Ransomware hackers prey on the unprepared. A dedicated IT team isn't necessary to prevent ransomware; the simplest steps are often the best. The FBI’s warning includes a few tips for avoiding cyberattacks, particularly ransomware.
We've all been there before. Your computer or phone notifies you that you should update your device, and rather than heed it right away, you swipe away the notification. You might be thinking you'll get to it soon, but that's the wrong mindset. Updates include patches to vulnerabilities. That means every second that you fail to patch your computer, you’re leaving a doorway open for hackers. To protect against ransomware that can shut down a critical industry, you need to install updates ASAP.
Windows computers can schedule your updates later in the day. They can schedule updates for when you're not using the computer, or they can force an update. Making sure to update all office equipment is a small step that pays big dividends. Updates are quick enough that this shouldn't slow your operations.
In the cybersecurity industry, they say you should have at least three backups, only one of which should be in the cloud. Backing up is easy and only takes a few minutes at most. You can use free software like FreeFileSync to automate this process. It's vital that a few of your backups stay offline. Do not make the mistake of leaving your backup hard drive plugged in at all times; if a hacker compromises your device, they can compromise that backup, too.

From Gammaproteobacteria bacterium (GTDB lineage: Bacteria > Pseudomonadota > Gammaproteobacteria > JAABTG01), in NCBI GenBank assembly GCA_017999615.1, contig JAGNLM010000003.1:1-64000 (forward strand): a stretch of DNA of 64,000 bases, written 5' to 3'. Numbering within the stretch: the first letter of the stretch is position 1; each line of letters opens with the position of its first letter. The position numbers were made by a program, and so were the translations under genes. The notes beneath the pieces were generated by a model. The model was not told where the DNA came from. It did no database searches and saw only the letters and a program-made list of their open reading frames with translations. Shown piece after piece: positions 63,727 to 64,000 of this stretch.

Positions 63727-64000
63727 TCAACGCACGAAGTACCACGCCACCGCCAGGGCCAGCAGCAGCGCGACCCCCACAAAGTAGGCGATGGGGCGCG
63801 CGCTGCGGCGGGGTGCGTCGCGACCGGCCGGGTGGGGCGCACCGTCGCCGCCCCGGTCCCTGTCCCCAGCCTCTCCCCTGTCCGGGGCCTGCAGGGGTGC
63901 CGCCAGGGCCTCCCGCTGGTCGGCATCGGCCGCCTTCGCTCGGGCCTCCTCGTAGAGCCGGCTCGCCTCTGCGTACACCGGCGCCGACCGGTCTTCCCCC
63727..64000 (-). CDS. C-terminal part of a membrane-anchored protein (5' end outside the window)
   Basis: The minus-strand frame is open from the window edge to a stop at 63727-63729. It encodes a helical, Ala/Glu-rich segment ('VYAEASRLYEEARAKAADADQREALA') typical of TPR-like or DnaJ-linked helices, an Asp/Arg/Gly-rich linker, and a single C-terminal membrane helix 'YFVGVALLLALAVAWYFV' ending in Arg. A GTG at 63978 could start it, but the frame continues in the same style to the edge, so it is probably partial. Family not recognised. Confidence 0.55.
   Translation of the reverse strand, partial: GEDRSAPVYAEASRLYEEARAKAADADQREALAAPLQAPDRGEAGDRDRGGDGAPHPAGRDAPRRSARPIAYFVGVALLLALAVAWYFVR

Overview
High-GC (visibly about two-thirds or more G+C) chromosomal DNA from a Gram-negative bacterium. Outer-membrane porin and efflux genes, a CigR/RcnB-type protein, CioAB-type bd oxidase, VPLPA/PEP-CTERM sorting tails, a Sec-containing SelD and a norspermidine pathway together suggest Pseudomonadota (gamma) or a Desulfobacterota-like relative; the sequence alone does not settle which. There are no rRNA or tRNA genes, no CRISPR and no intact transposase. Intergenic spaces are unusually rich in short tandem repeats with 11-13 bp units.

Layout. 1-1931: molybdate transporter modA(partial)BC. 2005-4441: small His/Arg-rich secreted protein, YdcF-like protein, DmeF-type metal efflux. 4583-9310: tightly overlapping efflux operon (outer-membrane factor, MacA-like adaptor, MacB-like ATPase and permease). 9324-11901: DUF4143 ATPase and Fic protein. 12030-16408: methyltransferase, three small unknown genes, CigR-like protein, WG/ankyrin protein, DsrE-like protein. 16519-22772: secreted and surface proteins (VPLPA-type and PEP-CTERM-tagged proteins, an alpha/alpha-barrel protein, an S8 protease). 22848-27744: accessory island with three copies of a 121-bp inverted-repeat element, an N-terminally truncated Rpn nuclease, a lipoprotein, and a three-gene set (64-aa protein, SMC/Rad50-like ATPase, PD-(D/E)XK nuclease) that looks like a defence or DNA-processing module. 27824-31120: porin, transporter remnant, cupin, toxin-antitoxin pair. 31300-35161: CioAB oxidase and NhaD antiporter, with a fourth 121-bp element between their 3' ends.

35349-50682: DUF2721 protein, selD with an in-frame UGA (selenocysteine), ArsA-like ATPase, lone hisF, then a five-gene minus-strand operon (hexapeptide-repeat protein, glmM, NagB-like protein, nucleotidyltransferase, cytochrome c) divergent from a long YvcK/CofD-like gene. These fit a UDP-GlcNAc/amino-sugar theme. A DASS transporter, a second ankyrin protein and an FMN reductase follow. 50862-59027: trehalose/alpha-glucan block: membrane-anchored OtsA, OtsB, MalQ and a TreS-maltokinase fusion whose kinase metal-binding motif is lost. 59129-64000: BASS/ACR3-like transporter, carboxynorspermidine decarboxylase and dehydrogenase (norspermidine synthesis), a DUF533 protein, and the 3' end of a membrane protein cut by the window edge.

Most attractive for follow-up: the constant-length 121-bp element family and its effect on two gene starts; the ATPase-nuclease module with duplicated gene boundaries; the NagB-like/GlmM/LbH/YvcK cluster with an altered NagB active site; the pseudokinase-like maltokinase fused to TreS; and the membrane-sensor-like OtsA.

Cloud storage services are great, but they can't protect against ransomware. The best thing you can do is have air-gapped storage. Even keeping critical files on a flash drive is better than nothing.
Short passwords with phrases and only a few extra characters are very weak. Generate strong passwords with lots of symbols and characters. These are hard for hackers to hack. Consider using a password manager to help you keep track of these complex and diverse passwords.
2-factor authentication (2FA) adds an extra layer of security that hackers cannot easily bypass. Try to avoid 2FA that uses your phone number or email address. If a hacker compromises your phone or email, they also compromise your 2FA. Consider a 2FA app like Google Authenticator.
Hard drives retain data even after you delete it. Forensic tools can recover data from hard drives that no longer function, and solid-state drives (SSDs) are nearly impossible to erase for good. Wiping your old drives in accordance with ITAD standards prevents bad actors from capturing your data even if you dispose of a hard drive.
Cyberattacks are growing all the time, and ransomware could bring your organization to a halt. Preparation can prevent or mitigate the damage. LinkSource provides consulting and solutions to strengthen your defenses and prevent you from becoming a victim of agricultural ransomware. To learn more about how we can support your business, browse our blog, or read our recently published case study on how LinkSource protected Ocean Mist’s assets as their trusted technology advisors.